So, the idea that the rich already pay considerably more than the rest of the population is absolutely true.  In fact, in this example the rich person pays exactly what the other person makes in the year (Numbers I picked by accident, but it is pretty cool numerically).

The problem is that the amount of responsibility each person carries is not proportionate.  In other words I think the logic of all of this is a terribly flawed system.

Picture our economy as a tug-of-war with the rest of the world.  On our side there are small, incredibly weak people, weak people, normal people, slightly strong people and a few massively strong giants that could probably do the tug-of-war match all by themselves.

What would happen if the massively strong giants decide that they do too much of the pulling and decided they should not have to pull so hard.  This few decide to pull using slightly more pulling power than the incredibly weak people are puling with when pulling with all of their might. 

Can you honestly say that the massively strong giants are doing their part?  If the team starts to lose the tug-of-war terribly and the massively strong giants refuse to pull any harder and as a matter of fact complain that they should be pulling less, are they really pulling their weight on the team?

The tug-of-war only works if every person involved gives their all.  If the weaker people are giving their all and the stronger people are just giving some because they are comparing themselves to the strength of the weaker people shouldn’t you look at the stronger people when you are losing?

The few, massively strong people in our economy are not pulling their weight and are refusing to.  We are losing the tug-of-war match and are about to fall over fiscal cliffs and back into recessions and this few is talking about how they already pull more than the rest of us why should they pull as hard as they can.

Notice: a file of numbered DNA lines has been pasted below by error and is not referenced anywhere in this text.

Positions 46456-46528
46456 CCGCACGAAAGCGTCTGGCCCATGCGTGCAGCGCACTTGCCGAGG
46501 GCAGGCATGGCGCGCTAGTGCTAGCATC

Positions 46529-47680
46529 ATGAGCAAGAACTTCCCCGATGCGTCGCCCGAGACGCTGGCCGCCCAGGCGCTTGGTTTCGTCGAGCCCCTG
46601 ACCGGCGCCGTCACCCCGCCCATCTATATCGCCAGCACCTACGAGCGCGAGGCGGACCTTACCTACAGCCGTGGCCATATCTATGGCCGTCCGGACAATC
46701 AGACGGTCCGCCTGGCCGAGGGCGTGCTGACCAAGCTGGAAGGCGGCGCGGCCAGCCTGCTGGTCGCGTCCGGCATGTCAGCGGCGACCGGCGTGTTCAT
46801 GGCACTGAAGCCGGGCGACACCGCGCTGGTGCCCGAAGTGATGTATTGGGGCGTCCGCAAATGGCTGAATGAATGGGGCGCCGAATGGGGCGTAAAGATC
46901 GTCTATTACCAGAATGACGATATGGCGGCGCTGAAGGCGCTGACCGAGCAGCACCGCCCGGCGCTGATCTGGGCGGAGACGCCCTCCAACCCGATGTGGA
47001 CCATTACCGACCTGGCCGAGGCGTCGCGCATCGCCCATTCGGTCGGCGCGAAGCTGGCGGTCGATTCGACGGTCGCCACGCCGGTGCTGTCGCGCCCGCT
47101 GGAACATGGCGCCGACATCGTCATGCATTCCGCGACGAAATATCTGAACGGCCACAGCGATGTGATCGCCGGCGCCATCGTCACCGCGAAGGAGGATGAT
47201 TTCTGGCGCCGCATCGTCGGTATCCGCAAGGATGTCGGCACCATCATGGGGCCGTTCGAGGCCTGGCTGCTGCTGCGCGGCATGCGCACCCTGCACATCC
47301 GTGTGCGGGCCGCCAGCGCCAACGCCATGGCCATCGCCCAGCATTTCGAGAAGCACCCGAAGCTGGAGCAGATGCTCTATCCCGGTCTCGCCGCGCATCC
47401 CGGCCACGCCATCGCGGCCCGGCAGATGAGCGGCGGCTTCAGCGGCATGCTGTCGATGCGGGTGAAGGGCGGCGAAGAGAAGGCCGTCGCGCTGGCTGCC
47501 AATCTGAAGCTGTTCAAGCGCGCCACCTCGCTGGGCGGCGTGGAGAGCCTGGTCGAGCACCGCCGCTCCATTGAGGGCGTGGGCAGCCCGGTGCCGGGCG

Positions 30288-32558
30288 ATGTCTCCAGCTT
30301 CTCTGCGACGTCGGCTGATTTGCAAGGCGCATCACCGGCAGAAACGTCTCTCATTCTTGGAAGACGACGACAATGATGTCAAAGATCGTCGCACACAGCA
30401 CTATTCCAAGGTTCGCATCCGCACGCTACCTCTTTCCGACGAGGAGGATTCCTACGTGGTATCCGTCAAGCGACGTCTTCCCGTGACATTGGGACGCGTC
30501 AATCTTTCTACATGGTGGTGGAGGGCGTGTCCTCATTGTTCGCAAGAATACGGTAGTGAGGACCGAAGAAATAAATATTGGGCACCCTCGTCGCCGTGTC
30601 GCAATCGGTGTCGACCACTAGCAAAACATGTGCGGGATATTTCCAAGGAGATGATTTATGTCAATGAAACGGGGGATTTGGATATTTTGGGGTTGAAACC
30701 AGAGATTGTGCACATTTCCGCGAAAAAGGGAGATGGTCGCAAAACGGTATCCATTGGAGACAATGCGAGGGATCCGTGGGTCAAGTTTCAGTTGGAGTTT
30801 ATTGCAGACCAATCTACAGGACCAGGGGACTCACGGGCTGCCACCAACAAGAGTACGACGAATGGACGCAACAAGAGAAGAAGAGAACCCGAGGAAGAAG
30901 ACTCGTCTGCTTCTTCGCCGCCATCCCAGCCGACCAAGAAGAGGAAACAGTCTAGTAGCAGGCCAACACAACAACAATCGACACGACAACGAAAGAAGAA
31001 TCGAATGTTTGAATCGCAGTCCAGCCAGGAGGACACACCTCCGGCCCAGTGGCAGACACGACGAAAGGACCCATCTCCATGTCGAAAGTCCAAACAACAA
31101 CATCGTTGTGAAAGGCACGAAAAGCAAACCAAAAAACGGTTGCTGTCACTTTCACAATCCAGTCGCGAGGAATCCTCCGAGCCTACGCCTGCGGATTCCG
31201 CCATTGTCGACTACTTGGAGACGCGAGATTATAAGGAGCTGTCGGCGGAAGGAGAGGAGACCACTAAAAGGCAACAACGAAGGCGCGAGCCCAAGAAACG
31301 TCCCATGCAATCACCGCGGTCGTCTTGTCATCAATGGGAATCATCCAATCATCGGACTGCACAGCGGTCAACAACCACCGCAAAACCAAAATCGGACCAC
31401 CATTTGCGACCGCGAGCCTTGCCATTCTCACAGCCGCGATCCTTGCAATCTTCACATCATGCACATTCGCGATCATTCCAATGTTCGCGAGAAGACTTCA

Now on to the idea that at least this extra money is creating jobs and building the economy, which assumes the giving nature of these people (and corporations) who are already not pulling as hard as they could.

In the case of the big oil companies, record profits (plus 2 billion is subsidies) led to, producing less oil.  The money didn’t go into producing more oil or new jobs etc. (they did do exploration and had some jobs come and go but not substantially more then when they didn’t have record profits) the money went into buying their own stock and into buying political power.

According to the article I referenced earlier, in 2011 the big five oil companies spent $1.6 million on campaign contributions and $65.7 million on lobbying efforts.  Apparently, the only jobs created were in politics.

I am becoming more and more a fan of the idea of a flat tax.  Then everyone in the tug-of-war would pull as hard as they are able and the whole group does its best.  I do believe that there could be tax breaks for groups that are somehow in need, but that has to be a break that is only in place during the time of need.  If you are breaking world records for income, I am not sure a tax break that was to help you when you were down is still a valid use of tax breaks.  I think your need is over and it is your turn to repay those that carried the weight when you were down by taking your turn to carry the weight.

I know the wording has been tweaked a bit to describe “raising the taxes on the rich” and having the rich carry the burden of the economy etc., but I have realized that all we are talking about is bringing things back to where everybody is giving the same amount of effort.  The stronger pull as hard as they can and the weaker pull as hard as they can even though that means the stronger pull with more strength than the weaker.

So, I am starting to realize that this idea of raising the taxes on the ultra rich that the Republican Party is probably the right idea especially when the economy is bad.  I am not saying that I am buying everything the Democrats are peddling right now, but I am starting to see how this one concept is just sensible.

The Republicans’ insistence on getting as close to this “Fiscal Cliff” as possible while sticking to the idea that they will never allow anything that raises taxes on the ultra rich is an astonishing stand on foolish grounds especially since the American people have overwhelmingly voted to show that this is what they want.  If the democratic process has clearly stated that this is what a large majority of the American public wants then why are they letting the extremist arm of their party direct them in this illogical direction that threatens to ruin their party and throw us over this “Fiscal Cliff” (which will raise taxes on everybody including the rich anyhow on New Years Day).

%d bloggers like this: